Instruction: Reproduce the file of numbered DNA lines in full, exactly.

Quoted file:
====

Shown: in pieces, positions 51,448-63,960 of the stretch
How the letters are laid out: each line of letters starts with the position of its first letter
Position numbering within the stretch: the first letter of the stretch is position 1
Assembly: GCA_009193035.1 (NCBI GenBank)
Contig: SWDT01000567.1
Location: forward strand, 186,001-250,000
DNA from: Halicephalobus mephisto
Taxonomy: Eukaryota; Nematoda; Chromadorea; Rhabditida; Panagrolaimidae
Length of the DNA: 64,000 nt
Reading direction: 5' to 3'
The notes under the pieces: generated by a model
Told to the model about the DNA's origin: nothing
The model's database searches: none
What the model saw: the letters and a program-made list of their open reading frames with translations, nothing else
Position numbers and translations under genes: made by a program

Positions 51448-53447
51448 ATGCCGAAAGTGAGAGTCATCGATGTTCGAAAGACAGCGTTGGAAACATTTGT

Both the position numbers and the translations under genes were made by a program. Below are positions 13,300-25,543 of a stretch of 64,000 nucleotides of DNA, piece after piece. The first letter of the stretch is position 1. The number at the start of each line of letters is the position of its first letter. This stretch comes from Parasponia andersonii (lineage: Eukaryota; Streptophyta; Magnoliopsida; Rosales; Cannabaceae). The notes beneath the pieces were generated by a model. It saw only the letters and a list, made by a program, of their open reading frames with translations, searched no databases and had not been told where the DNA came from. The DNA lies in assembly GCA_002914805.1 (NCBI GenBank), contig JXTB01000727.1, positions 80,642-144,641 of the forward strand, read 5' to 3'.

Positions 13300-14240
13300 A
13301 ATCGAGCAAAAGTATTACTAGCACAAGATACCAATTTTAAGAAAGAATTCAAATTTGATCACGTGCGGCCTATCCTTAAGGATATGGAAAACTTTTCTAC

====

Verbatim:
Shown: in pieces, positions 51,448-63,960 of the stretch
How the letters are laid out: each line of letters starts with the position of its first letter
Position numbering within the stretch: the first letter of the stretch is position 1
Assembly: GCA_009193035.1 (NCBI GenBank)
Contig: SWDT01000567.1
Location: forward strand, 186,001-250,000
DNA from: Halicephalobus mephisto
Taxonomy: Eukaryota; Nematoda; Chromadorea; Rhabditida; Panagrolaimidae
Length of the DNA: 64,000 nt
Reading direction: 5' to 3'
The notes under the pieces: generated by a model
Told to the model about the DNA's origin: nothing
The model's database searches: none
What the model saw: the letters and a program-made list of their open reading frames with translations, nothing else
Position numbers and translations under genes: made by a program

Positions 51448-53447
51448 ATGCCGAAAGTGAGAGTCATCGATGTTCGAAAGACAGCGTTGGAAACATTTGT

Both the position numbers and the translations under genes were made by a program. Below are positions 13,300-25,543 of a stretch of 64,000 nucleotides of DNA, piece after piece. The first letter of the stretch is position 1. The number at the start of each line of letters is the position of its first letter. This stretch comes from Parasponia andersonii (lineage: Eukaryota; Streptophyta; Magnoliopsida; Rosales; Cannabaceae). The notes beneath the pieces were generated by a model. It saw only the letters and a list, made by a program, of their open reading frames with translations, searched no databases and had not been told where the DNA came from. The DNA lies in assembly GCA_002914805.1 (NCBI GenBank), contig JXTB01000727.1, positions 80,642-144,641 of the forward strand, read 5' to 3'.

Positions 13300-14240
13300 A
13301 ATCGAGCAAAAGTATTACTAGCACAAGATACCAATTTTAAGAAAGAATTCAAATTTGATCACGTGCGGCCTATCCTTAAGGATATGGAAAACTTTTCTAC